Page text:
The result of the vote was announced as above recorded.

Stated against:

7:17 PM EDT
Sheila Jackson Lee, D-TX 18th

Ms. JACKSON LEE of Texas. I move to strike the last word.

The Acting CHAIR. The gentlewoman is recognized for 5 minutes.

7:17 PM EDT
Donna F. Edwards, D-MD 4th

Ms. EDWARDS. Mr. Chairman, I didn't think I would be down here this evening debating the Interior-EPA appropriations bill, in part because of the number of hours that we have spent in this Chamber on this bill when we actually should be facing the Nation's debt ceiling, giving the President a clean debt ceiling and moving forward with rebuilding our economy and creating jobs. Instead, we're debating yet another flawed bill. It is the biggest assault on clean air, clean water, the endangered species,

and public lands that we've seen in our Nation's history.

The bill's unprecedented funding cuts and polluter riders to benefit rich and often reckless mining and oil companies will cripple the EPA's employees, health professionals, and scientists' ability to do their job protecting our Nation and its public health.

Rather than celebrating the advancements that we've made over the last 40 years in air and water quality, instead, these Republican ``riders to ruin'' are driving us back to the sixties, a time when Rachel Carson wrote ``Silent Spring'' to awaken the American public to the man-made impacts on the environment. And I just want to take a few moments to discuss a couple of them. There are so many that it's a tough challenge, these Republican ``riders to ruin.''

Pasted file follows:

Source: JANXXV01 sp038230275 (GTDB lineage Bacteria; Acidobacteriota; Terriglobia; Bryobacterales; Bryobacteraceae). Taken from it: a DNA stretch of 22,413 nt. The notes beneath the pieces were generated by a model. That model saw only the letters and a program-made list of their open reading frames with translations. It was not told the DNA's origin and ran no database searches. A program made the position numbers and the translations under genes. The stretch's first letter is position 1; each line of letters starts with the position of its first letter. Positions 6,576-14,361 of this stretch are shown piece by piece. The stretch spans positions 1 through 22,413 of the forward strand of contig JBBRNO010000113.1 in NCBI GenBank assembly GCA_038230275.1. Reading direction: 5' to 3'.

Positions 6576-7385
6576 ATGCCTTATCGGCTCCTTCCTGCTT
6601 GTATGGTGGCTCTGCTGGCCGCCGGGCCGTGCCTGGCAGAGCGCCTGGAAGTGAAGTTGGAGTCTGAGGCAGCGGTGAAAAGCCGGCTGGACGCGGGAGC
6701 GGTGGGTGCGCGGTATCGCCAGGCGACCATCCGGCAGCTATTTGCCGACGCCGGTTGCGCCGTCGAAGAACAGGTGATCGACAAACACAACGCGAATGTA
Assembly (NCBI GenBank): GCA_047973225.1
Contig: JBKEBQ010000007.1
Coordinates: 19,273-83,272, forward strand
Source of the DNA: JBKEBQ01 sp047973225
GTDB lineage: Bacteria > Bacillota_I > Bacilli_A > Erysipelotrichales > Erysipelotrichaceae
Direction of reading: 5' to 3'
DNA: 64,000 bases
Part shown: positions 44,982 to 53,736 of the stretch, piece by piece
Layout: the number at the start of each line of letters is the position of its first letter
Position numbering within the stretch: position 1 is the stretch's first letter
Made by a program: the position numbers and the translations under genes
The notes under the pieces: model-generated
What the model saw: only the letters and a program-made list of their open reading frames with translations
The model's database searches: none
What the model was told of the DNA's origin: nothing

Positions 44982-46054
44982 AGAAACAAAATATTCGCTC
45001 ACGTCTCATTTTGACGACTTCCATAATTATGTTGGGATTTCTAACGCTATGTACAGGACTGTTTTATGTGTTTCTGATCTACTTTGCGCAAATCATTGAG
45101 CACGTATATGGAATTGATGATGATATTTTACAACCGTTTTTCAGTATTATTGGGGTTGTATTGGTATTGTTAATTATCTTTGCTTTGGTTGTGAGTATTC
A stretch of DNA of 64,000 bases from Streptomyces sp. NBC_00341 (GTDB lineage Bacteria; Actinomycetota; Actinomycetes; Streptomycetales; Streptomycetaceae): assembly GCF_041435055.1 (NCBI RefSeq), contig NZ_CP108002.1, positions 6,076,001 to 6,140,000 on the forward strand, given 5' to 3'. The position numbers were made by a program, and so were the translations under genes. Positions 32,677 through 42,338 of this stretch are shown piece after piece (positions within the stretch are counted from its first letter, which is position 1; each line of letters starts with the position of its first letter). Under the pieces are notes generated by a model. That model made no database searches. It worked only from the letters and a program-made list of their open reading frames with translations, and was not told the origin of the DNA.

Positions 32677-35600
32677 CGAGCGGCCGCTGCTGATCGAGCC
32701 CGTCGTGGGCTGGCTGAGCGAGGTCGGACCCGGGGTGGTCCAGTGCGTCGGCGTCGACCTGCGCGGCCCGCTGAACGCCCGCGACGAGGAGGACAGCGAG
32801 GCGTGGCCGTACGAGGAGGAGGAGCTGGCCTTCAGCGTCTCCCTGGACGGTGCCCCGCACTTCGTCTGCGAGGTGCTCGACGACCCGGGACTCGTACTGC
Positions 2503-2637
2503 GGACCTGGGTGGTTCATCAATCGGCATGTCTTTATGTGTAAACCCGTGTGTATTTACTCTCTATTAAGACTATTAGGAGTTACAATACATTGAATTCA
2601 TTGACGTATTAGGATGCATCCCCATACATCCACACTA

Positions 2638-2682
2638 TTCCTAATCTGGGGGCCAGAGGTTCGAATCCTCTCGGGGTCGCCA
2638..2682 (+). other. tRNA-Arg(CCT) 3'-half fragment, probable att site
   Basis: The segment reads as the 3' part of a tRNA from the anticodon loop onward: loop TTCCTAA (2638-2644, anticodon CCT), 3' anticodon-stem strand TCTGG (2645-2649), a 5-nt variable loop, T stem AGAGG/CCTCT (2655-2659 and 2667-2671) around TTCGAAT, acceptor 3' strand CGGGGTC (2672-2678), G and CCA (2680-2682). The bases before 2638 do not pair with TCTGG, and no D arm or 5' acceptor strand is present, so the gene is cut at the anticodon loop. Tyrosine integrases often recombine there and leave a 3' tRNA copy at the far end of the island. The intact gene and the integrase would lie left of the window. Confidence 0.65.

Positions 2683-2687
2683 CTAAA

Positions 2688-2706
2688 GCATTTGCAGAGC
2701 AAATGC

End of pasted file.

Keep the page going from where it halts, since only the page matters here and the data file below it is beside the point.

The bill would prohibit funding for the Endangered Species Act listings. Hundreds of animals have been protected under the Endangered Species Act. The bill would eliminate the protection that leads to the repopulation and revitalization of bald eagle populations in our Nation. And for all the flag pins that we wear, we're about ready to decimate the very act that protects our Nation's symbol, the bald eagle.

Among other things, the bill also strikes out at ending regulations to expand the storm water discharge program under the Clean Water Act. The program prevents harmful pollutants from being washed or dumped into our water systems. And as our cities and urbanized areas grow, storm water runoff can become a threat if we're not able to better manage the discharge waters and possible impact of toxins and pollutants.